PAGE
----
Like any other law enforcement tool, there's good tech and bad tech. Using computer code to clear cannabis convictions after recreational weed is legalized? Good. Using facial recognition software citywide? Not so good. And those are just the City of San Francisco's thoughts on the matter.
Balancing the pros and cons of artificial intelligence's place in the criminal justice system can be tricky, especially as a country that "has been the world leader in AI development," as the ABA's Jason Tashea notes, but "laggards when it comes to the regulation and oversight of the same technology."
Blind Leading the Blind?
One of the most controversial uses of AI in the criminal justice system has been risk assessment tools that try to predict recidivism using statistical probabilities based on factors such as age, employment history, and prior criminal record. As Tashea writes:
"The challenges and harms of these technologies are well-documented. Facial recognition and risk assessments show racial bias. Complex algorithms are not built to 'explain' their conclusions, which closes a part of an otherwise open court process. Even if AI software is 'explainable,' private companies shield their software from scrutiny by claiming it as a trade secret -- despite being used by a public agency."
The idea of taking bail, parole, and probation decisions out of the hands of fallible -- and possibly racist -- humans and turning them over to ostensibly objective machines is clearly an attractive one. The problems arise when considering the creators of these algorithms may write in their own implicit or explicit biases, and the lack of oversight and standards when it comes to assessing the tech's legality or constitutionality.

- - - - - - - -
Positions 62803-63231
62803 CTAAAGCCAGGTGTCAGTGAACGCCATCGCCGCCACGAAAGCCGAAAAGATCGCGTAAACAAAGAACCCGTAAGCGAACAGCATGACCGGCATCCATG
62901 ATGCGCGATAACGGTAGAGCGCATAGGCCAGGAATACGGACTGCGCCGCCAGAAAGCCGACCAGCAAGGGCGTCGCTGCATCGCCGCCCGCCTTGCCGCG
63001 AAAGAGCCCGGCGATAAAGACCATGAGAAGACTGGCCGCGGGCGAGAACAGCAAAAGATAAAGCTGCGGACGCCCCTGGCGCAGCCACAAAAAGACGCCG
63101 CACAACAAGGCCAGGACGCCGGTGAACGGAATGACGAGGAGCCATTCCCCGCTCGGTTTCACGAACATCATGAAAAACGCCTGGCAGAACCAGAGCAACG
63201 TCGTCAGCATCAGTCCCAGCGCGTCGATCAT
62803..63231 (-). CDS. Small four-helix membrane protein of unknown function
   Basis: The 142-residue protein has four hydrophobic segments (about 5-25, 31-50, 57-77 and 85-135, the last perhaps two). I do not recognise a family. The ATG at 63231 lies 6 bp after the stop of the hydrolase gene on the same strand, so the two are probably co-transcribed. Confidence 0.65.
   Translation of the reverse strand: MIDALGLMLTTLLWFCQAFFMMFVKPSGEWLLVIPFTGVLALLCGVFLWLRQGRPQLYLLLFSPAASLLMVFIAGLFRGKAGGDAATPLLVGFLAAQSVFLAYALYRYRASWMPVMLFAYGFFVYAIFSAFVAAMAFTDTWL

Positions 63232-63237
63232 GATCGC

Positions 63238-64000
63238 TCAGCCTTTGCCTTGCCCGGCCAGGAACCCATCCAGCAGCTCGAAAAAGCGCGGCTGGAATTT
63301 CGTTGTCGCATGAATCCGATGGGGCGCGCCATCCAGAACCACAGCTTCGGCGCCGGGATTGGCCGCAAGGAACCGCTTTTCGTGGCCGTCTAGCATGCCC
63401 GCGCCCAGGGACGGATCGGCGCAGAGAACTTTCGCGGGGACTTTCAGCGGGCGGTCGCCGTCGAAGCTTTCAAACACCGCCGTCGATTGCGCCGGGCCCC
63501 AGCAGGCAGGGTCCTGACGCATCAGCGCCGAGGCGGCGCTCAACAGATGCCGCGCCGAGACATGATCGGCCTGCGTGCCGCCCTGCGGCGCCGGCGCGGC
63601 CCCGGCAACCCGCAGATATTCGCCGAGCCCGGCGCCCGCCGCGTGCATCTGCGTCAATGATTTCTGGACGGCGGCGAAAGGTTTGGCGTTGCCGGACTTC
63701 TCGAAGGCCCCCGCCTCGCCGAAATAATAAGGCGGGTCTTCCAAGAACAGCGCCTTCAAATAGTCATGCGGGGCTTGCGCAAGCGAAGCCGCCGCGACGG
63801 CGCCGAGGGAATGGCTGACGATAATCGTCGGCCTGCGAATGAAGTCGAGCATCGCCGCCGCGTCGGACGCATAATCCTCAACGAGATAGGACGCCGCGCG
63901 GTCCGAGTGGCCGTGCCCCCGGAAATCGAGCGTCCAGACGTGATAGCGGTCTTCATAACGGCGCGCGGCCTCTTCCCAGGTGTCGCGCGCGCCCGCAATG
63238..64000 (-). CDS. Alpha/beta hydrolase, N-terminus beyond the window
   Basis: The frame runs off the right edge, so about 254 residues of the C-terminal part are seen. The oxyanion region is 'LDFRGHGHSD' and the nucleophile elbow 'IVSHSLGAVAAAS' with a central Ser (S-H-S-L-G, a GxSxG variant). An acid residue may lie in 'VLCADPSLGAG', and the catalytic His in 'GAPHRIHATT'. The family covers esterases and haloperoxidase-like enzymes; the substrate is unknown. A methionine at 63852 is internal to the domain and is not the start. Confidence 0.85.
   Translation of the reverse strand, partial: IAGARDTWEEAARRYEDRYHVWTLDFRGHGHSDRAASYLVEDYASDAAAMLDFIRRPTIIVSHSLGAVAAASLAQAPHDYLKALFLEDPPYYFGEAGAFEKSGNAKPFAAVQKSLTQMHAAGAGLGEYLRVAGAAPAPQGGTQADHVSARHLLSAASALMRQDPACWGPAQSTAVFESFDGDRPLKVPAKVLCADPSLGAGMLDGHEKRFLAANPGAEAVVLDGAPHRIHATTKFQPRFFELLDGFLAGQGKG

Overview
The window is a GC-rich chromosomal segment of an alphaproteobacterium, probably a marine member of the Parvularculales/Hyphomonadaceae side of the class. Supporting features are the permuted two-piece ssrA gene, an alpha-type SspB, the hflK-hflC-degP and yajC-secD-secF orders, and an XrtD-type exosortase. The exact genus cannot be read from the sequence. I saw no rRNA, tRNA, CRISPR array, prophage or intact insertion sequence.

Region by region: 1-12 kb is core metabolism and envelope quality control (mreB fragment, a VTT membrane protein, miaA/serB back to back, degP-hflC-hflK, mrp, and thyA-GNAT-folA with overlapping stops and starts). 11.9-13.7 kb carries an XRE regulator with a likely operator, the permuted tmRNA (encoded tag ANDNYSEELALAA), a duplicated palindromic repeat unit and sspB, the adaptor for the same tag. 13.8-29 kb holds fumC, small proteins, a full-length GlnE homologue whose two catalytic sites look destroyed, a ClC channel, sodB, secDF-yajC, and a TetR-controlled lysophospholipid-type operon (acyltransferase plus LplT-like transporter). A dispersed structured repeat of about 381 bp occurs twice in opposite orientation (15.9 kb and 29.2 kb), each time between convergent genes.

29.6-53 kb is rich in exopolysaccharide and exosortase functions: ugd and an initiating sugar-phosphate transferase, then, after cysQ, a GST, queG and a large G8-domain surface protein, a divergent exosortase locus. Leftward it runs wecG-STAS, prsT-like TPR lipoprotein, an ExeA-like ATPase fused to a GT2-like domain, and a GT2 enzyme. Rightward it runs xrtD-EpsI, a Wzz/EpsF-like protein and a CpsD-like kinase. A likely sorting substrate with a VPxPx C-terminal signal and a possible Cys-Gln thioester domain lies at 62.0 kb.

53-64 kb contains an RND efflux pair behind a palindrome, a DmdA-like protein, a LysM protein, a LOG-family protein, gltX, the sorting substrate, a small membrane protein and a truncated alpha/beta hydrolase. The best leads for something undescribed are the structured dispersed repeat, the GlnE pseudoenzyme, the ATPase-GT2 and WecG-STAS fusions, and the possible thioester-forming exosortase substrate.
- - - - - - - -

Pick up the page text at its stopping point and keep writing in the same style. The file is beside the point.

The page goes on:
"[T]he use of algorithms is not fundamentally the problem," according to Tashea. "The problem is the lack of accountability, effectiveness, transparency and competence surrounding these tools."
So where do law enforcement agencies who want to employ AI turn to answer these tough questions? Unfortunately, it's not the courts. Yet. Thus far most judges have deferred to the trade secret interests in code-writing companies over the due process rights of criminal defendants. And currently there is no federal oversight agency when it comes to assessing and auditing AI in the criminal justice realm.
Considering the stakes for criminal defendants and the safety interests of the public, the country will need to come up with some kind of comprehensive plan to monitor the use of tech and AI in the criminal justice system. "It's time for U.S. policymakers to take the road less traveled," says Tashea, "and hold AI deployed in the criminal justice system accountable."